Oak Ridge National Laboratory researchers have discovered a better way to separate actinium-227, a rare isotope essential for an FDA-approved cancer treatment.
Researchers at the Department of Energy’s Oak Ridge National Laboratory are refining their design of a 3D-printed nuclear reactor core, scaling up the additive manufacturing process necessary to build it, and developing methods
In the 1960s, Oak Ridge National Laboratory's four-year Molten Salt Reactor Experiment tested the viability of liquid fuel reactors for commercial power generation. Results from that historic experiment recently became the basis for the first-ever molten salt reactor benchmark.
OAK RIDGE, Tenn., Feb. 19, 2020 — The U.S. Department of Energy’s Oak Ridge National Laboratory and the Tennessee Valley Authority have signed a memorandum of understanding to evaluate a new generation of flexible, cost-effective advanced nuclear reactors.
As scientists study approaches to best sustain a fusion reactor, a team led by Oak Ridge National Laboratory investigated injecting shattered argon pellets into a super-hot plasma, when needed, to protect the reactor’s interior wall from high-energy runaway electrons.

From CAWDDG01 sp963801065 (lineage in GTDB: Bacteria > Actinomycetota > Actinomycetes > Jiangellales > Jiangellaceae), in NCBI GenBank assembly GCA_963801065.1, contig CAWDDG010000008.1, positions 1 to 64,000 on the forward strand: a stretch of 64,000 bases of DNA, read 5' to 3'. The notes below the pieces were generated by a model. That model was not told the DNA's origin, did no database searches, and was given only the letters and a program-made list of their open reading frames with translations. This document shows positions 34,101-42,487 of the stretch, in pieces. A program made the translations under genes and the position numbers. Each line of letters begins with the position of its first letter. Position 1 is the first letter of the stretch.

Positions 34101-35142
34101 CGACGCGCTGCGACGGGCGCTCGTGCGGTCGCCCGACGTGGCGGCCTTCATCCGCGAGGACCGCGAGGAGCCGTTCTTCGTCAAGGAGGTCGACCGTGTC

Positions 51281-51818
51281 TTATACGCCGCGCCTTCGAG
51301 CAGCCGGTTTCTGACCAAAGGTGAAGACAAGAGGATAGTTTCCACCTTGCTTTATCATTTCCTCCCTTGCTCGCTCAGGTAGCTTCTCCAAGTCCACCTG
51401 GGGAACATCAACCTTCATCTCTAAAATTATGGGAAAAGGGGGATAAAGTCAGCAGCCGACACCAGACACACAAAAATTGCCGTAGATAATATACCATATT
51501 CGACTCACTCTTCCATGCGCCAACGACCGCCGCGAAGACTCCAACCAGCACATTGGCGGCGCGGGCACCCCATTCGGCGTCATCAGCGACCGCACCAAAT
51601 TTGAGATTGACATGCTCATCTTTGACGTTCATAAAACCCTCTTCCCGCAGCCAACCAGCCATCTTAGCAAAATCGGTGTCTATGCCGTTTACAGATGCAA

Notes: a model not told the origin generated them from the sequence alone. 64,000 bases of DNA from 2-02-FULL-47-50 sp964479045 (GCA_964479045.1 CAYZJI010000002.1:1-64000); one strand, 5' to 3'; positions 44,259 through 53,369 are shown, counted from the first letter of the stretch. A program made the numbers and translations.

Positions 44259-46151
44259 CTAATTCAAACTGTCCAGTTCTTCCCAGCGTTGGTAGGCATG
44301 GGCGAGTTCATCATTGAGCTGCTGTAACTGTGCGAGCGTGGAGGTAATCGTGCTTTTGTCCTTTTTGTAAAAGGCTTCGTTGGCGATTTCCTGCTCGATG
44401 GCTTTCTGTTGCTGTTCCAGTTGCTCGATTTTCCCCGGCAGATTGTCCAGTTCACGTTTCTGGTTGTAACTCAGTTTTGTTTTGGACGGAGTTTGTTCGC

The Department of Energy’s Oak Ridge National Laboratory is collaborating with industry on six new projects focused on advancing commercial nuclear energy technologies that offer potential improvements to current nuclear reactors and move new reactor designs closer to deployment.
Experts focused on the future of nuclear technology will gather at Oak Ridge National Laboratory for the fourth annual Molten Salt Reactor Workshop on October 3–4.
The Department of Energy’s Oak Ridge National Laboratory is now producing actinium-227 (Ac-227) to meet projected demand for a highly effective cancer drug through a 10-year contract between the U.S. DOE Isotope Program and Bayer.